Stephen A. Fuqua (SAF) is a Bahá'í, software developer, and conservation and interfaith advocate in the DFW area of Texas.

What about uint?

August 18, 2010

I'm writing a class with several methods that take integer input. The input values cannot be less than zero. Since we're not on .Net 4.0 yet, I'm manually writing code contracts (that is, my functions check preconditions, e.g. before doing anything else, I write something like…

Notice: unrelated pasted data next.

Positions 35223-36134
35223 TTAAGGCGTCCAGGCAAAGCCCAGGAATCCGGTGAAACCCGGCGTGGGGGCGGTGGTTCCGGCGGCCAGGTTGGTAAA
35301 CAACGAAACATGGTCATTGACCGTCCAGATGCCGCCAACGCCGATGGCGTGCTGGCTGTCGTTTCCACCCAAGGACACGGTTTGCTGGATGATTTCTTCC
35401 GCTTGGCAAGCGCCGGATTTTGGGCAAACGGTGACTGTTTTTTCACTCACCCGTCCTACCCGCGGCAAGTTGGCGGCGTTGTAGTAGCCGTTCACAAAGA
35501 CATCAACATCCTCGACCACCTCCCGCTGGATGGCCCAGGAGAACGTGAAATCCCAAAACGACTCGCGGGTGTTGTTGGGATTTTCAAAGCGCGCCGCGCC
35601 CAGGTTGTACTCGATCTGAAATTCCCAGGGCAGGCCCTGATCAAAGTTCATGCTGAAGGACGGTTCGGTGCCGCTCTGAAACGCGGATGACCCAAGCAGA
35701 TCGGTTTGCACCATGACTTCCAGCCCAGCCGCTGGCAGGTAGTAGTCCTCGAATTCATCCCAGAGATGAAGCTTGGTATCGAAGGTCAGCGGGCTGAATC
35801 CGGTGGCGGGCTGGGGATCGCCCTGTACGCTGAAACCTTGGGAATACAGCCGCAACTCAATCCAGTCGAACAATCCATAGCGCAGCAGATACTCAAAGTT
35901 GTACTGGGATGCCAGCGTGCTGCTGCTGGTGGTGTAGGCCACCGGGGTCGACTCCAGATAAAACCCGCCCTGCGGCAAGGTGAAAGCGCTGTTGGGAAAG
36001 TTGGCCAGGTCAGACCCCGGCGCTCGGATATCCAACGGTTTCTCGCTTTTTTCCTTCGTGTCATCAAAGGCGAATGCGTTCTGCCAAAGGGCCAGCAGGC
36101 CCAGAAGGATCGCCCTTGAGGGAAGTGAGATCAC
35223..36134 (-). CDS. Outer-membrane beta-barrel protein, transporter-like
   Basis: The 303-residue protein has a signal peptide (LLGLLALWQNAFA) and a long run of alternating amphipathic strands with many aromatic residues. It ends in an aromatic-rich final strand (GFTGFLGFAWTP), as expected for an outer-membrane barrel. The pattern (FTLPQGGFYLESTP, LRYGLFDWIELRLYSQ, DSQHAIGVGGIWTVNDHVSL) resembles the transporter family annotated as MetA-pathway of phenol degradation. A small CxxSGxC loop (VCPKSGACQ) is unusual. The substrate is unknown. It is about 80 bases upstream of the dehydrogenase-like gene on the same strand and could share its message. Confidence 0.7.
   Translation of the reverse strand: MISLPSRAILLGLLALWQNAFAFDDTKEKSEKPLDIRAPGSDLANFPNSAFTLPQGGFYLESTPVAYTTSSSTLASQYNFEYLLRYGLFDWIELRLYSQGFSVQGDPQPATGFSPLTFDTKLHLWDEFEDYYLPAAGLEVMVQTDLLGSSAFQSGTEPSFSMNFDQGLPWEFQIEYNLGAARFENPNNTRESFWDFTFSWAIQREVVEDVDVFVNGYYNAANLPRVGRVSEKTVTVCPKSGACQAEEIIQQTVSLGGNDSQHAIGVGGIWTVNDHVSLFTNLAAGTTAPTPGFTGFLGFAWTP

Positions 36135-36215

if (sequenceNumber < 0)
    throw new ArgumentOutOfRangeException("sequenceNumber", "Sequence number must be 0 or greater");

This got me thinking: why don't we ever use unsigned integers? Seems like having a uint would better communicate the requirement, and would simply not allow a negative number. The main answer seems to be that casting between uint and other data types, which is inevitable, is ugly. And that uint is not CLS compliant. Even though I'm not trying to write CLS-compliant code at the moment, I think I'll stick with int – because that is our existing convention, and I don't see enough reason to change the convention.